Okay, maybe I’m reading too much into the scenes above. But there is much clearer flower symbology galore. Most obviously, flowers denote beauty, and the beloved.

Lord Henry (and Wilde) constantly describe Dorian with rose metaphors (“your rose-red youth and your rose-white boyhood”, the “red and white roses” of the painting, his rose-red lips). Henry says to the young Dorian, “Time is jealous of you, and wars against your lilies and your roses.” Red roses mean love and beauty, while white ones mean innocence (white lilies can symbolize chastity).

Later, Henry contemplates how Dorian has bloomed:

Lord Henry watched him with a subtle sense of pleasure. How different he was now from the shy frightened boy he had met in Basil Hallward’s studio! His nature had developed like a flower, had borne blossoms of scarlet flame.

For his part, Dorian notices Lord Henry’s “cool, white, flowerlike hands” which have “a curious charm.”

There are a lot of flower descriptions of Sibyl Vane, too. Sibyl’s lips are always flowerlike, she always blushes like a rose. Dorian describes her to Henry as having “a little, flowerlike face,” with “lips that were like the petals of a rose.”

When Dorian kisses her, she trembles “like a white narcissus” — narcissus can symbolize unrequited love. When Dorian rejects her, she flings herself at his feet and “lay there like a trampled flower.”

And then there’s Hetty, with “apple-blossoms… tumbling down on her hair,” whom Dorian decides not to seduce, but instead to leave her “as flowerlike as I had found her.” When Dorian leaves to return to London after this “good deed,” he spots Hetty one last time: “her white face at the window, like a spray of jasmine.”

The one main character who never gets a direct flower description is Basil Hallward. Poor, unappreciated Basil.


Besides beauty, flowers represent transience — and yet they also represent eternality. Flowers fade, and then they die; but come spring they return, year after year. Henry points this out to Dorian at the beginning.

The common hill-flowers wither, but they blossom again. The laburnum will be as yellow next June as it is now. In a month there will be purple stars on the clematis, and year after year the green night of its leaves will hold its purple stars. But we never get back our youth.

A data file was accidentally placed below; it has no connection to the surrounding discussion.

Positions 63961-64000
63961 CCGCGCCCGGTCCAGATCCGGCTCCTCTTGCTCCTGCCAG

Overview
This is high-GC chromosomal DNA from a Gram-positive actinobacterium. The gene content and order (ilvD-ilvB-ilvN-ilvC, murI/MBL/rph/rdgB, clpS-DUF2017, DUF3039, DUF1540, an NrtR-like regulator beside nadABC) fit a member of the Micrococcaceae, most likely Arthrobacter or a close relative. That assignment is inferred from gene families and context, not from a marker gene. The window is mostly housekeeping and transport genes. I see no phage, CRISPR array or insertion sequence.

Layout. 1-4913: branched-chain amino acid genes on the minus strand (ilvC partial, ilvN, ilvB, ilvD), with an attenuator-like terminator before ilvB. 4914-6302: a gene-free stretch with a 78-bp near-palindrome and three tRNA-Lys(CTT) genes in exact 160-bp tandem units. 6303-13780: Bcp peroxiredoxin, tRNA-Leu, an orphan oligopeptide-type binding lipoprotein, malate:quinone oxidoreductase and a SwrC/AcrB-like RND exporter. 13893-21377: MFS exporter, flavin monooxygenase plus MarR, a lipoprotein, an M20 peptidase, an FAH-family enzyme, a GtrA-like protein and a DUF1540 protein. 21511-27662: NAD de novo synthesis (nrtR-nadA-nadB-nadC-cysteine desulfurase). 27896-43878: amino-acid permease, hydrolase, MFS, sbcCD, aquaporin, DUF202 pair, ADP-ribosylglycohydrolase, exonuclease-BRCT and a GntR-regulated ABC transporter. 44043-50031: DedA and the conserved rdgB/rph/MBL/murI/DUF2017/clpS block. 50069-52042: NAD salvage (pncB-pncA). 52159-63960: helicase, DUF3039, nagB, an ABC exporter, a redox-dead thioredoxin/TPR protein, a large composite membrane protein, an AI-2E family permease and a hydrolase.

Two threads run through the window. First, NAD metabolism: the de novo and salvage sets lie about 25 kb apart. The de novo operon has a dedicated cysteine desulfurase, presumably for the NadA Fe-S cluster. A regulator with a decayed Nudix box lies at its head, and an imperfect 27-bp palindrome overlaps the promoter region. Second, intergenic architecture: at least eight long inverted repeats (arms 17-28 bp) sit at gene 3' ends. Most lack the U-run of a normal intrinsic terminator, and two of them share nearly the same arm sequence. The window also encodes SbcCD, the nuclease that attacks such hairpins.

Well, of course, Dorian never loses his youth. Later on, he reflects on the ravages of time, and the flower metaphor is back.

He was almost saddened by the reflection of the ruin that time brought on beautiful and wonderful things. He, at any rate, had escaped that. Summer followed summer, and the yellow jonquils bloomed and died many times, and nights of horror repeated the story of their shame, but he was unchanged. No winter marred his face or stained his flowerlike bloom.

Dorian may be flowerlike, but he isn’t natural. Flowers have to die and come back to stay vital, but Dorian doesn’t wither — so perhaps, he can’t stay vital, but stagnates (nights of horror repeating their shame).

Beyond the novel’s generally florid nature, there are several specific flowers that show up again and again, and that seem to have a specific meaning. In this post, we’ve touched on how often rose imagery appears. In the next post, we’ll look at how Wilde uses some other flowers symbolically.

References

Teleflora’s flowers and their meaning page.

The Flower Meaning blog.

Plant symbolism page at Wikipedia.

Meier, Allison. The Secret Victorian Language of Flowers from hyperallergenic.com, an art and culture blog.

Images

Irises, Vincent van Gogh, 1889. Source: Wikimedia

Flower Market, James McNeill Whistler, 1885. Source: Wikiart

4 thoughts on “The Flowers of Dorian Gray, Part One

  1. I enjoyed this and am looking forward to the other parts. It is an interesting view to take and one which echoes Linda Gertner Zatlin’s interpretations of Beardsley’s use of flowers in her catalogue raissone of his work. Incidentally E Charles Nelson ( a botanist) addressed Wilde’s plantsmanship in Dorian Gray in the Oscar Wilde Society journal, The Wildean, number 37 in July 2010 which you would find interesting, I’m sure.

    1. Ah! Thank you for the references. I knew someone out there must have addressed this topic before. I’ll try to get my hands on Nelson’s paper (and Zatlin’s text looks lovely; I just saw some sample pages online).